Emotional ignorance

£14.99

Emotions. They’re a pain, aren’t they? If only we were all a little less emotional and a lot more rational, we wouldn’t get ourselves into half the scrapes we do. But is that a fair synopsis? Are emotions really some form of cognitive appendix that we’d be better off without? Or do they serve a deeper purpose? In ‘The Emotional Brain’, Dean Burnett investigates all these questions – and many more besides. Combining in-depth research with expert analysis, the end result is an account of the science underlying our emotional lives.

In stock

SKU: 9781783351732 Category: Tags: , ,

Recommended by the New Scientist.

‘Thoughtful and thought-provoking – you need to read this book’ – Gina Rippon

‘An affecting and illuminating book for anyone who has feelings, and who wants to know why.’ – Katie Mack

Why can’t we think straight when hungry? What’s the point of nightmares? And why is it so impossible to forget embarrassing memories?

Emotions can be a pain. After losing his dad to Covid-19, Dean Burnett found himself wondering what life would be like without them. And so, he decided to put his feelings under the microscope – for science.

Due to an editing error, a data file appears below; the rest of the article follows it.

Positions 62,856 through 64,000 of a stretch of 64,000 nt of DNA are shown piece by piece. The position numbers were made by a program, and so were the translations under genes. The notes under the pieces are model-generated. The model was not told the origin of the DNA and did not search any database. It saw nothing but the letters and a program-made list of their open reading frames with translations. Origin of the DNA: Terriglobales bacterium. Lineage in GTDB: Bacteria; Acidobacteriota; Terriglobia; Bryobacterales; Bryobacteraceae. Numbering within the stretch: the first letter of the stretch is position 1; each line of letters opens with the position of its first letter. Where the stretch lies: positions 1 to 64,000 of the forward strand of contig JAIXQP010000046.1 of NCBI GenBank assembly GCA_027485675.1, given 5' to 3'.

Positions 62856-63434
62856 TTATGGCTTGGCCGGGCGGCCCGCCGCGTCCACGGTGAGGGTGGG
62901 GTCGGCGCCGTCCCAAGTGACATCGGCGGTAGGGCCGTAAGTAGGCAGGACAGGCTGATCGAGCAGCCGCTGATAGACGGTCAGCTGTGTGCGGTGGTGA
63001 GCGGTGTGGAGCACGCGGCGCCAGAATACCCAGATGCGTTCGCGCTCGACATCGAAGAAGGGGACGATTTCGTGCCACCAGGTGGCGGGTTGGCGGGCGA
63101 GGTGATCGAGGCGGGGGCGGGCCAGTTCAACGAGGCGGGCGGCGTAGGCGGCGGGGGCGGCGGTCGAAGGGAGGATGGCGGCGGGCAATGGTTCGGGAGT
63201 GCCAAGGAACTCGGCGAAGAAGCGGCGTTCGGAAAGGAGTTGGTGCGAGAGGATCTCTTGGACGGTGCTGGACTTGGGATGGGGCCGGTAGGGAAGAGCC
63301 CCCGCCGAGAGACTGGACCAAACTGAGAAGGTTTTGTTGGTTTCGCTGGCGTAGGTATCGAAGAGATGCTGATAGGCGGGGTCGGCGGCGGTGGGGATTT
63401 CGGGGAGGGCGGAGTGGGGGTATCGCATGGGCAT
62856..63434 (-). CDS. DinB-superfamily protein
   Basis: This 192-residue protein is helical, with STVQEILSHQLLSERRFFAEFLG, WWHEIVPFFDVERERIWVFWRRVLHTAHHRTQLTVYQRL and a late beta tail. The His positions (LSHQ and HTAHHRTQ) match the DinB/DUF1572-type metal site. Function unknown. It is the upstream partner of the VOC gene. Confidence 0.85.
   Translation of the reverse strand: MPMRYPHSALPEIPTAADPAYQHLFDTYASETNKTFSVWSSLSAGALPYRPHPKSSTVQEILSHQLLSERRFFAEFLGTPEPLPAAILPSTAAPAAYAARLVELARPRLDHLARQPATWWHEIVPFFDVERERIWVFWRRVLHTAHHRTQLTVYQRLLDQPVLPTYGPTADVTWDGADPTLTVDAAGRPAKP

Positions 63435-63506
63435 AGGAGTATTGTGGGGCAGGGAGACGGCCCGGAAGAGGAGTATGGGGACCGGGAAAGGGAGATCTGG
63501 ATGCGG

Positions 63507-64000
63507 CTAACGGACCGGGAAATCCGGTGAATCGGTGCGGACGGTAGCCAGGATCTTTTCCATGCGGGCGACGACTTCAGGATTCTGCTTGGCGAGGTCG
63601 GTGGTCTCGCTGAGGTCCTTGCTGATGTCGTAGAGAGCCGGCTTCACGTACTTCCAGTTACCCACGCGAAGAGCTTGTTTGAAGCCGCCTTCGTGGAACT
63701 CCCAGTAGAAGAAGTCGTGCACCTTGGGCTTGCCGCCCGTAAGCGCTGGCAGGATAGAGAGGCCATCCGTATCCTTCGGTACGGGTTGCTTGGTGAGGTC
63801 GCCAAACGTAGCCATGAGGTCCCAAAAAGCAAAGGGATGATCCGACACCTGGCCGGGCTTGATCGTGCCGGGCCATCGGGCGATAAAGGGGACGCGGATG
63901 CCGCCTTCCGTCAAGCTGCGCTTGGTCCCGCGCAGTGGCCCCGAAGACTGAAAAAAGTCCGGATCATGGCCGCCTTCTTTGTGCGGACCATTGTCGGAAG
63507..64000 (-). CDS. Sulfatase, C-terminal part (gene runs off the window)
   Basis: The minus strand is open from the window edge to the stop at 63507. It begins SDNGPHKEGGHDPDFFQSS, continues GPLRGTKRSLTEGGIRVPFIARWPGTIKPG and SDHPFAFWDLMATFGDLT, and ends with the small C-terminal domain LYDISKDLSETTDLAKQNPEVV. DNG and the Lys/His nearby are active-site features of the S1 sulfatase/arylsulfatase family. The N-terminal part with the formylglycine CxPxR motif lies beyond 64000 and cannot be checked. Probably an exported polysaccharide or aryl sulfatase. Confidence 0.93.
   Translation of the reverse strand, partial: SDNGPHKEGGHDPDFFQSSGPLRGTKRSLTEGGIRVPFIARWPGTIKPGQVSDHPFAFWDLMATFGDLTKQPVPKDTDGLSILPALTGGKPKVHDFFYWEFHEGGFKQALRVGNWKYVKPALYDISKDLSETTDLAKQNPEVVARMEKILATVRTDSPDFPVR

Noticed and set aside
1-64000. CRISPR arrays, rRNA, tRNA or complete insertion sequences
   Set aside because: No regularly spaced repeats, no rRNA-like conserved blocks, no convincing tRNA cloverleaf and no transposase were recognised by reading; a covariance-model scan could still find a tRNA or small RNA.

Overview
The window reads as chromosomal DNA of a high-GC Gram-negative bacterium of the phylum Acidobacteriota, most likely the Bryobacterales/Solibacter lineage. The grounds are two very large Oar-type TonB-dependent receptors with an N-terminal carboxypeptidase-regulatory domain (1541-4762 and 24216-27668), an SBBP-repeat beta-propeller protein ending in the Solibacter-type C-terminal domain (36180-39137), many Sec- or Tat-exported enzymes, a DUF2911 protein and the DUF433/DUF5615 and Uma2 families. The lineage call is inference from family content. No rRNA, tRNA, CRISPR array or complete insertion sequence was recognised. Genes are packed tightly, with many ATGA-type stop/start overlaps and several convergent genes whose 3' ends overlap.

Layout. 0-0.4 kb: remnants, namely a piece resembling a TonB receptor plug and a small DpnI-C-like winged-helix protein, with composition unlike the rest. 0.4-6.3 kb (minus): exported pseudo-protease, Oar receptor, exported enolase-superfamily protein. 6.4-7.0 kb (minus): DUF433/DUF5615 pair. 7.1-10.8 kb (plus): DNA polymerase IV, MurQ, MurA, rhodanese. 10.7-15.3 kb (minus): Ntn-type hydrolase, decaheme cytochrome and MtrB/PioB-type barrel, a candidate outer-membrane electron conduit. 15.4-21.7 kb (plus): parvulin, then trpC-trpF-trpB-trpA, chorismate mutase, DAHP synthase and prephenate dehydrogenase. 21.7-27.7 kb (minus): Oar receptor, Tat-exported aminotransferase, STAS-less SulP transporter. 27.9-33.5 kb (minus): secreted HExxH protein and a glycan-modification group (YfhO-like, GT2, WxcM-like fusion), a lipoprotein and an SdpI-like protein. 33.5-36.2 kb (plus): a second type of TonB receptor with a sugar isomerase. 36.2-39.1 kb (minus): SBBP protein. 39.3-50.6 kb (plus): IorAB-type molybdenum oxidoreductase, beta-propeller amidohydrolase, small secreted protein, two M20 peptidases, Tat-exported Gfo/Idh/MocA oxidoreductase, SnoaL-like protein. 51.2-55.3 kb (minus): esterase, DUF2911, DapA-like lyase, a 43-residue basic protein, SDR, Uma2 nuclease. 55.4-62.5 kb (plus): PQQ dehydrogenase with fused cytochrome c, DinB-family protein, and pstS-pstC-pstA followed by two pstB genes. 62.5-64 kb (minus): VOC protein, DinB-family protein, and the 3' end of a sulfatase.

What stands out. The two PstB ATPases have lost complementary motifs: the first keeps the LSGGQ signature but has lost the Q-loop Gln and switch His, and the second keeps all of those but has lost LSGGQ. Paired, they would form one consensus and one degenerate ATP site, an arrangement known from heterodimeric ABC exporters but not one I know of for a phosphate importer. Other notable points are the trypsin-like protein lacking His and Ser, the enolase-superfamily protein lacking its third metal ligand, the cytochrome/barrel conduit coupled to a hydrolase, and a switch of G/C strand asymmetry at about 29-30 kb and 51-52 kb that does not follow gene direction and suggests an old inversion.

In Emotional Ignorance, Dean takes us on an incredible journey of discovery, stretching from the origins of life to the end of the universe. Along the way he reveals:

– why we would ever follow our gut;
– whether things really were better in the old days;
– why doomscrolling is so addictive;
– and how sad music can make us happier.

Combining expert analysis, brilliant humour and powerful insights into the grieving process, Dean uncovers how, far from holding us back, our emotions make us who we are.

Additional information

Weight 0.523 kg
Dimensions 23.4 × 15.3 × 2.9 cm
Author

Publisher

Imprint

Cover

Paperback

Pages

396

Language

English

Edition
Dewey

152.4 (edition:23)

Readership

General – Trade / Code: K